Tuesday, October 10, 2006

Not sure I believe this, but... 

Art Brooks says not to worry if your college age child is stuck in a school with liberal professors (which would be damned near all of them):
Most studies of the subject have indicated that, indeed, upward of 90% of college professors at many universities hold liberal political views. In some schools and departments, faculties are virtually 100% left-wing. It is one thing to lament this ideological lopsidedness in the academy. But it is quite another to assume that professors actually bend the little minds in their care toward a liberal point of view, or even a radical one. Imagine a student with God-fearing Republican parents exposed to the depredations of an English professor aiming to use his class as a Bolshevik training camp. Will the professor succeed in turning the kid into a Red? The evidence says, probably not: When it comes to politics, people from conservative families follow their parents, not their professors.

The most recent evidence on this subject comes from the mid-1990s, in the University of Michigan's National Election Studies. These survey data uncover two facts. First, people who go to college are more likely to vote Republican than those who don't go to college. Adults 25 and under from Republican homes are, for example, 11 percentage points more likely to vote Republican if they attended college than if they didn't. And young adults from Democratic households are 11 percentage points less likely to vote Democrat if they've gone to college than if not.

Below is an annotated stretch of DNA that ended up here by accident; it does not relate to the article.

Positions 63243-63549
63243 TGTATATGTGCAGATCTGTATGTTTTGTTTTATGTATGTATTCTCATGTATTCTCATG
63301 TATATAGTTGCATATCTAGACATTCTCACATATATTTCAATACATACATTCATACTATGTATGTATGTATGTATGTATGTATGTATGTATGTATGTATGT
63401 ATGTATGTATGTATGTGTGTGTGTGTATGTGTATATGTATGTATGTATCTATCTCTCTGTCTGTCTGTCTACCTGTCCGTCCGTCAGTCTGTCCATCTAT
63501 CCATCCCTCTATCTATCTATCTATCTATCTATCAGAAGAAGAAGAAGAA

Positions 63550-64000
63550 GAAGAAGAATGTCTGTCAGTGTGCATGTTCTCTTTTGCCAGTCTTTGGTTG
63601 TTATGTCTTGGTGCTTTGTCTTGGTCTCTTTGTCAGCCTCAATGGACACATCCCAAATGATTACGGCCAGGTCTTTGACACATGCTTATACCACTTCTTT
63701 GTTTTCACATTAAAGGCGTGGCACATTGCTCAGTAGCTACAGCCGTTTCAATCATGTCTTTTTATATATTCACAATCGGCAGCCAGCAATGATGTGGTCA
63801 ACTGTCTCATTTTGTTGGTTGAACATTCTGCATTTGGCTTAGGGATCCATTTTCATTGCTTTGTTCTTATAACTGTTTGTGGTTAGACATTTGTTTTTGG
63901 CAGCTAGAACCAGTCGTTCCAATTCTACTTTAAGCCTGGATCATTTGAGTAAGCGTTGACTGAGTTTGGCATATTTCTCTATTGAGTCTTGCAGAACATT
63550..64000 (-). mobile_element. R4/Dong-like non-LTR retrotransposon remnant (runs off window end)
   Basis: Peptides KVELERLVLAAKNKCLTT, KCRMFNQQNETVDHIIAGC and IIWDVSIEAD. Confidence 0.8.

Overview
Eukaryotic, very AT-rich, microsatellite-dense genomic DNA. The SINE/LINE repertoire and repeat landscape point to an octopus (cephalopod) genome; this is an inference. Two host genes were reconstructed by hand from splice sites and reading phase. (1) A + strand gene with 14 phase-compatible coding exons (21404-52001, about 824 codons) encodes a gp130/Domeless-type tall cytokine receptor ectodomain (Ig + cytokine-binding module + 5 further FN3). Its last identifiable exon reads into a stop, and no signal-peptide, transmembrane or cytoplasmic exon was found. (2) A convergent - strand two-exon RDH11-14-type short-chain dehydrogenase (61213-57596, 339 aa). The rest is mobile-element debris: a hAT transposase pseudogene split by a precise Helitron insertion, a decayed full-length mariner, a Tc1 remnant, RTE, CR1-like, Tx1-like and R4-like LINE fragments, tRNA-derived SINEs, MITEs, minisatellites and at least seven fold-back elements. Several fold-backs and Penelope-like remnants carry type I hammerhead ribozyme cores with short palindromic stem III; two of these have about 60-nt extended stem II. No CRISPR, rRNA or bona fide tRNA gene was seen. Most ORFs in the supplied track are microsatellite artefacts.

Second, nearly everybody grows more likely to vote Republican as they age--but especially college graduates. It is no shock that the vast majority of people of all educational backgrounds from Republican homes vote Republican by age 40. It may come as more of a surprise that 40-year-olds with Democrat parents are far less likely to vote Democrat if they've gone to college than if they haven't. In fact, while three-quarters of the uneducated group still vote Democrat, the odds are only about 50-50 that the college graduates vote this way. And they've not all become skeptical political independents: Fully a third are registered Republicans.

In short, Brooks argues that income drives voting more than parentage or college experience. One can only hope...